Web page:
“Them other boys, I don't give a damn // They kiss on the ring, I carry the crown” sings Brandon Flowers as he begins working the crowd. The Killers have been around just short of 20 years; it’s extraordinary how capable and assured Flowers is, let alone the rest of the band. Actually, no, they show just what a wonderful showbiz rock band they are, with a set list of gems and a front-man who seems to love his role and the adulation. As a result The Killers are all class, but it is in the bottom end, where drummer Ronnie Vannucci Jr provides the propulsion, that the band really shine.


Vannucci has a commanding presence, both on the video screen and through the music. He commands in the same way that Max Weinberg and Clarence Clemons patrolled the E-Street stage and allowed Bruce Springsteen to do what he does best. Tonight’s performance from The Killers reminds me of the classic 1985 Bruce Springsteen & The E-Street Band Australian Tour.


As drummers they are not alike: Weinberg was subtle and nuanced, with Vannucci every hit is a measured show of force, yet their authority over the stage is the same.


And there’s yet another connection: The Killers performed three songs with ‘The Boss’ at Madison Square Gardens in New York City just earlier this year.


Think I’m overstating the case? Sing me one – just one – dominant guitar line in a Killers song. Guitarist Dave Keuning with his Ibanez Destroyer is not a guitarist who supplies riffs in the classic sense, and The Killers do not record songs with a big hook in the classic sense. There’s no saxophone as there is in the E-Street Band, that is true, but listen to the sonic build of keyboards and bass guitar, and the three guitar cacophony of Shot At The Night. These songs are based on the simple melody of a synth, or the turn of a phrase. These are songlines, stories being played out with Brandon Flowers not only as showman, but as a character observing and narrating the story. He is some kind of genius in his ability to utilise the lyrics of ‘pop’ songs as powerful expressive vehicles.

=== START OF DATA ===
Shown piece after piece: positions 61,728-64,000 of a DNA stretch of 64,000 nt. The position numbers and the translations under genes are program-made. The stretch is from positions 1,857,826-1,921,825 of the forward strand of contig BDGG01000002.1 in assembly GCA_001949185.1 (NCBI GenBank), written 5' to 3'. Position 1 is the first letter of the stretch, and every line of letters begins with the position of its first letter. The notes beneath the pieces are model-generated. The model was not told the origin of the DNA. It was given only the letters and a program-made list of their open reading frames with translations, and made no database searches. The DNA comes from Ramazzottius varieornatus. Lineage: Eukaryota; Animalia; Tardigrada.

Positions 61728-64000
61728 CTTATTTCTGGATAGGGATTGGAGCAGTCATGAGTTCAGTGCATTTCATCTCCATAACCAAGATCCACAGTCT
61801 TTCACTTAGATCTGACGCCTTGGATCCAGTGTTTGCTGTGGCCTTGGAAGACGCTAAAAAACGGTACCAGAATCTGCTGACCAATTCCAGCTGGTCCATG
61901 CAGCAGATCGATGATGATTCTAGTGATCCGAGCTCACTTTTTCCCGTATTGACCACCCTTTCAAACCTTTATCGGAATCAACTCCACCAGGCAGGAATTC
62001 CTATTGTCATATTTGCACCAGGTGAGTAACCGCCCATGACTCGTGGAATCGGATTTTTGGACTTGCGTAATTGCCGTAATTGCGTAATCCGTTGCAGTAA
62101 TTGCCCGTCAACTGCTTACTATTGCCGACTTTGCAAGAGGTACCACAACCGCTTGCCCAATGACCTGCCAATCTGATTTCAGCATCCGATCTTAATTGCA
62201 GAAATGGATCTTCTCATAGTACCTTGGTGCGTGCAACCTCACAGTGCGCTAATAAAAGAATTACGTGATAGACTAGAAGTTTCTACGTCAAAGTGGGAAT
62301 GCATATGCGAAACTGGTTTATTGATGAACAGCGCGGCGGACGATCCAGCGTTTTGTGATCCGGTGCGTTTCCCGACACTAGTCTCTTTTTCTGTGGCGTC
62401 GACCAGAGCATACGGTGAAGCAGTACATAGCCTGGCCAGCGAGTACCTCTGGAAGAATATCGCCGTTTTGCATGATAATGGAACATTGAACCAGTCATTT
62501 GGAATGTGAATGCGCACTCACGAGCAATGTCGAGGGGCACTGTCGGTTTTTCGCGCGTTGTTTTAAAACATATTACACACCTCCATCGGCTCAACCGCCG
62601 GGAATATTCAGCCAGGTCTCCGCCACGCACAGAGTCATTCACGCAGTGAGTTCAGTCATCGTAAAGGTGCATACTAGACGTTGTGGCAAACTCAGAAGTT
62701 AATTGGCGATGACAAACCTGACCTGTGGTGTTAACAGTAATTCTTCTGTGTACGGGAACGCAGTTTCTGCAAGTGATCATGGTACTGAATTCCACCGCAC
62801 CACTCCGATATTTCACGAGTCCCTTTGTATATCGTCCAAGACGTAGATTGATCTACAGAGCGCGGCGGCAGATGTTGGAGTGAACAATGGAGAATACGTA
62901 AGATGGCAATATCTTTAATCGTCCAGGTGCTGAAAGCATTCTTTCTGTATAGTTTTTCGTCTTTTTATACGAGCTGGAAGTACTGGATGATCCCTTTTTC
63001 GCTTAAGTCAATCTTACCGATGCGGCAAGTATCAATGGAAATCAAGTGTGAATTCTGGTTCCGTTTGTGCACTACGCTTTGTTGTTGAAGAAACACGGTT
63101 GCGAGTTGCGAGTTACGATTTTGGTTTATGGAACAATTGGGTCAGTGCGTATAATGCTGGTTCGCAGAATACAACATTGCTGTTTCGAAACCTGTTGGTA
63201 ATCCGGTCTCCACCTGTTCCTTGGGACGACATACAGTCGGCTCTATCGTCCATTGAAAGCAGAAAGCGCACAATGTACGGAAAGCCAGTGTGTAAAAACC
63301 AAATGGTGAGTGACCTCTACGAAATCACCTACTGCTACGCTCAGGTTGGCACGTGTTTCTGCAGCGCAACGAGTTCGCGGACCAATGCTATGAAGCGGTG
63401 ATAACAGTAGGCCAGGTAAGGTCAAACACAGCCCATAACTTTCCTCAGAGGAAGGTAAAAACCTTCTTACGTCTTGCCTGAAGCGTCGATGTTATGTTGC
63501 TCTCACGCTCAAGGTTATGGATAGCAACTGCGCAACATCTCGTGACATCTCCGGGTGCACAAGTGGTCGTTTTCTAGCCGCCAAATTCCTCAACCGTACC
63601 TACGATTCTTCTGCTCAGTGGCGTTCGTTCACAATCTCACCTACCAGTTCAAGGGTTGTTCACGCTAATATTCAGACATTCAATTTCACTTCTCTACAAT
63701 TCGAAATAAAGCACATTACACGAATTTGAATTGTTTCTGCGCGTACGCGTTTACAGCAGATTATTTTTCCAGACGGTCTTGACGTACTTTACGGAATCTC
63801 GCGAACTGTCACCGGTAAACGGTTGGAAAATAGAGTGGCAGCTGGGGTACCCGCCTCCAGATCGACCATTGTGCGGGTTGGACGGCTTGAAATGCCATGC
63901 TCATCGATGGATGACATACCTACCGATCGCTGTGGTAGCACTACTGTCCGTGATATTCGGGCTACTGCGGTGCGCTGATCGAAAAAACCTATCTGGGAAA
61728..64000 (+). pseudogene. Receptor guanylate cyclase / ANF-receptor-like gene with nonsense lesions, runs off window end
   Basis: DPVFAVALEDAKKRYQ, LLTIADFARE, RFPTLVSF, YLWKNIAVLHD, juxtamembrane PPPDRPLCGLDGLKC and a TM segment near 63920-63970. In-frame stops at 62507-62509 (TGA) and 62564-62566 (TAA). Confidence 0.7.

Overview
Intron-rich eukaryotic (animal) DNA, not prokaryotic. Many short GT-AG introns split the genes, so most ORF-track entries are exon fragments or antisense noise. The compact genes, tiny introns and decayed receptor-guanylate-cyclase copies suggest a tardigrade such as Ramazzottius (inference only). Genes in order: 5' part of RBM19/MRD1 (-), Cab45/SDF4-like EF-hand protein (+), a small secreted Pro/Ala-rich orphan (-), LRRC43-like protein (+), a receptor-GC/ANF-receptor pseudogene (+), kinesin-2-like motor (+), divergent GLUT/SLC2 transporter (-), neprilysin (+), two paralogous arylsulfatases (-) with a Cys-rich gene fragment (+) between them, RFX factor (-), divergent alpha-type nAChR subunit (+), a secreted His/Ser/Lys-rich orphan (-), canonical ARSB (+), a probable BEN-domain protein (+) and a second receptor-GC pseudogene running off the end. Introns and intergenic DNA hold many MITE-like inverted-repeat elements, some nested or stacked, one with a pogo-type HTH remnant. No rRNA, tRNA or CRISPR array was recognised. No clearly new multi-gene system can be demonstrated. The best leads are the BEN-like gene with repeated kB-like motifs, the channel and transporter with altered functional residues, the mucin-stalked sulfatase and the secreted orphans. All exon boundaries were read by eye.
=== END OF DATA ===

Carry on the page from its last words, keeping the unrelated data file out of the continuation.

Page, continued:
Somebody Told Me, Spaceman, and Smile Like You Mean It are all fine examples, the next three songs from tonight’s set list. Simple rock n roll? Hardly. This concert was the full experience, from strobing lights to sky candy (streamers) and images and visual backdrops, gorgeous lighting effects and close up camera shots throughout. Six key band members onstage and another three backing vocalists, a rich textural adventure.


Shot At The Night comes and goes; surely this is one of those bands who have a full set list (‘Every one’s a winner, baby/that’s the truth’), and then Read My Mind makes an appearance, Flowers leans back, says to the 10-12,000 strong crowd “You’re gonna make me work for this, aren’t you?” before intoning the opening lines “I’m on the corner of Main St, just trying to keep it in line”.


All These Things That I’ve Done brings on the narrative where Flowers delivers, not as an old soldier, but prowling the stage like an old huckster, an old Bible thumping fire and brimstone preacher, exhorting – demanding the crowd follow his lead!! It’s never over the top but he knows how to work the crowd over, how to make them see things his way.


When You Were Young follows, then [Are We] Human and all too implausibly soon, Mr Brightside. This is a song which the entire crowd knows, and it appreciably lifts the fervour to a new level in the crowd singalong stakes. There is no fanfare and no encore. A thumpingly short coda from Vannucci is the final goodbye and then it’s all over. They came, they saw, they kicked its butt. It is fitting.


Alex Wheaton


When: Closed

Where: Adelaide 500

Bookings: Closed